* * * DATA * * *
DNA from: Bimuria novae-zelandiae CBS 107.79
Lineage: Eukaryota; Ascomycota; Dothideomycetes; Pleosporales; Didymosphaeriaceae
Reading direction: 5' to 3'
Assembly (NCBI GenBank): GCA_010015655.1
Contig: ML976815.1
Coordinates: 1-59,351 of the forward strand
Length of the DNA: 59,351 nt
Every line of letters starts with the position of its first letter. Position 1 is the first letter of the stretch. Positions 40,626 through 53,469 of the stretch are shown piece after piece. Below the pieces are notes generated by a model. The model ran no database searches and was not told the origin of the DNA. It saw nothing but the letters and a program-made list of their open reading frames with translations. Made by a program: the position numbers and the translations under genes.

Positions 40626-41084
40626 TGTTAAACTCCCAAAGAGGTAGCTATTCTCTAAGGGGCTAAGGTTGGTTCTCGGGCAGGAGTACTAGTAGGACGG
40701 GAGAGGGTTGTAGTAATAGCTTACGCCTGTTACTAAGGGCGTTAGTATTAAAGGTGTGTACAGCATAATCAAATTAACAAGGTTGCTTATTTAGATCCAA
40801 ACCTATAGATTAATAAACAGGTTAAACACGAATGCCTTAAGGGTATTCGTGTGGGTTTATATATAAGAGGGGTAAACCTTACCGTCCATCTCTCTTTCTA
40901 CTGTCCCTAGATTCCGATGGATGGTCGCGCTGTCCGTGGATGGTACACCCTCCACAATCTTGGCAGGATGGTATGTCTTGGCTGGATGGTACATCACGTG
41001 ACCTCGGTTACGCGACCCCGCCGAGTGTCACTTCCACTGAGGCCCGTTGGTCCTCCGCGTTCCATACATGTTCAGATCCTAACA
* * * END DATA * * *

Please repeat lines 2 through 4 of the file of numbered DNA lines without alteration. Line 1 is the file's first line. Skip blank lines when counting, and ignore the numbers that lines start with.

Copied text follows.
Lineage: Eukaryota; Ascomycota; Dothideomycetes; Pleosporales; Didymosphaeriaceae
Reading direction: 5' to 3'
Assembly (NCBI GenBank): GCA_010015655.1